Since Tuesday I’m having the same Problem with my phone.
So far all my attempts to fix the problem were without success
Here is what I’ve tried:
I Got in touch with support - they think it must be the Core Module and it should be replaced. A new display module would stop working as well after about one month. As warranty is expired I would have to pay about 380€ for the repair.
I tried Cleaning the display connector
I disassembled the phone into its modules and wiped all connectors with a dry cotton tissue - this helped for a few minutes
I used contact spray (different brand than @letrollpoilu) - this also helped for a little wile
I inserting multiple layers of insulating tape on the metal framing on the opposite site of the PCB to create some pressure onto the contacts. This seems to work a little but I noticed that too much pressure starts to bend the connector. So at the moment I am trying to find out the right amount of layers. But this is a very slow process as I need to unscrew all modules and reassemble the phone for every try. So I would be curious how you used the cardboard @letrollpoilu ?
One more thing I want to give a try: Test with a new display module. @Stefan is so kind to offer me this possibility this week.
Well, now I will give the tape a new try …
Thank you for this link! I didn’t know spare parts are sold at other places than the Fairphone store.
I don’t think I will pay that much for repairing an old phone but invest the money into a new phone with more recent hardware. Maybe a Shift Phone (or something unfair)…
For my experiments with the insolating tape and cardboard:
I didn’t have any real success so far. It seems to be important that the pressure is applied very equally. It only takes one pin with bad contact to scramble the signal.
Does anybody know how these spring loaded pogo pins work? Do they need to be pressed a certain down a certain distance to create contact?
Today I met with @Stefan and we tried with swapping screens etc.
We didn’t got the screen working, but we are convinced that the problem is not the screen itself.
It must be the connector.
The weird thing is that sometimes when pressure is applied behind the connector the screen works.
I did a little research about pogo pins. They are actually made to compensate uneven surfaces and vibrations. So it shouldn’t be the distance between the screen and the core module.
So my guess is: the problem is inside of the housing of the pins.
This is why I propbly made a big mistake this evening:
I can confirm this.
Back home I tried again with some spray (maybe too much) and it just made things worse! Nothing worked anymore. I had some success with blowing out the liquid with compressed air, but still the screen is not behaving well.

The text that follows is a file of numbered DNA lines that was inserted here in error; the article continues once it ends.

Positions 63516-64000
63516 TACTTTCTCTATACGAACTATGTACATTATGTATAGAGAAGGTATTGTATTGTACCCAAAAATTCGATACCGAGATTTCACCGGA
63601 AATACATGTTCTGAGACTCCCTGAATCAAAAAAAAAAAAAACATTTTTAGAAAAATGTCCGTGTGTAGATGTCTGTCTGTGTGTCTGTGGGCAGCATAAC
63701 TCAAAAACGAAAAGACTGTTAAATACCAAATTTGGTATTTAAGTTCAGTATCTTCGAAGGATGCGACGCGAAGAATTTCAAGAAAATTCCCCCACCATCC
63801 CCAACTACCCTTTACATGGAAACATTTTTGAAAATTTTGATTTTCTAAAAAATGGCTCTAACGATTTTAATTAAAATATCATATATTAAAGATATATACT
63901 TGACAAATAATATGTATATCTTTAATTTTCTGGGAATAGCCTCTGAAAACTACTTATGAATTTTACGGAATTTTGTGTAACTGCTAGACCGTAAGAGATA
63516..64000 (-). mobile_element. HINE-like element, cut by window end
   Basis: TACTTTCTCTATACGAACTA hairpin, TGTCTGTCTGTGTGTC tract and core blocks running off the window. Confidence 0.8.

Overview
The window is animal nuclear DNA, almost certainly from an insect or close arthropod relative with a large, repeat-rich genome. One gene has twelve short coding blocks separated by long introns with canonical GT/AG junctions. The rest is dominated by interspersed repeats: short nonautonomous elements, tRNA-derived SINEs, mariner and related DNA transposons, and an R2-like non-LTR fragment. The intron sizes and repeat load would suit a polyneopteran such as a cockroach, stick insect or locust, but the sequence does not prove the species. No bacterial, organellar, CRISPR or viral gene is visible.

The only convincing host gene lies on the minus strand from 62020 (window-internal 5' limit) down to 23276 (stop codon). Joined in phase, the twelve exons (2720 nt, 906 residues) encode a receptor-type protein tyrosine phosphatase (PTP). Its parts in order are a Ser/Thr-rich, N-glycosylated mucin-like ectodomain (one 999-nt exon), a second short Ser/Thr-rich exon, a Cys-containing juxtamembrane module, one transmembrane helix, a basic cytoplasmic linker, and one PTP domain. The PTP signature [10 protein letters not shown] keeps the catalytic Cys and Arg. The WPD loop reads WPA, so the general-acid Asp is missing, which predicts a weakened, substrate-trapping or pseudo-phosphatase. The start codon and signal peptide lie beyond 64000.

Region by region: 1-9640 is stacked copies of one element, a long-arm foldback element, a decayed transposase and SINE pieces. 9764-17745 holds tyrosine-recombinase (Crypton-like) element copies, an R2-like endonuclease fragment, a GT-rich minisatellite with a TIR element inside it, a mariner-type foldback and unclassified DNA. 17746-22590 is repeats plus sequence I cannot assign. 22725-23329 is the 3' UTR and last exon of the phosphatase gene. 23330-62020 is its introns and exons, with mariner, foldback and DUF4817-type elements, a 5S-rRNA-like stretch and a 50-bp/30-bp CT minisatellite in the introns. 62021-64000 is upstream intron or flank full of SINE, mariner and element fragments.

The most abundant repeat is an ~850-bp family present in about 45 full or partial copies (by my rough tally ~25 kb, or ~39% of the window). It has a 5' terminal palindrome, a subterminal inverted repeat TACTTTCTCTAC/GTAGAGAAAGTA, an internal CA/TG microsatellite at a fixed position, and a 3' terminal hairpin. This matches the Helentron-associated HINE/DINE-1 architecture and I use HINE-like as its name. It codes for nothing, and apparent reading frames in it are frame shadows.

I don’t know if there is anything to fix these pins?
Jep. My screen was working perfectly with @Stefan’s phone and his screen didn’t work with my phone.
This will be the reason why Fairphone Support replaces the Core Module in this case.
Yesterday night I had a look at the pins of the back USB connector. They are just standing and soldered onto the PCB. The black surrounding is just kind of a frame. (I can take a picture later this day if someone is interested). The display connector is not that easy to take apart, so I won’t do that.
So there is nothing going on in the black part.
The solder points of the pins shouldn’t be a problem as they are quite sturdy.
It rests the contacting inside the pins (they are basically a spring loaded pin inside of a tiny pipe) - no idea how to fix this.
Or it is the PCP: one or more of the conductive pathes might be broken. This would explain the strange behaviour of the screen workingwhen the PCB is bent…
The only thing that worked for me so far was cleaning all contacts with a dry cotton fabric. But not for long either…
Edit by @moderators: This post contains instructions that can cause severe harm to you.
So welcome in the club of broken pogo pins
I am lucky that I only have trouble with these pins at work.
There is one thing you could try before you swap your core module.
It is a dangerous action, but if you do not have anything to loose it is worth a try.
I guess you have (a) broken solder joint(s) on the pogo pin(s). Resoldering by hand would be hard, moreover most people do not have access to professional soldering equipment. But you do have an oven in your kitchen I guess.
So the melting point of solder tin is around 200°C, so you could try a self soldering session.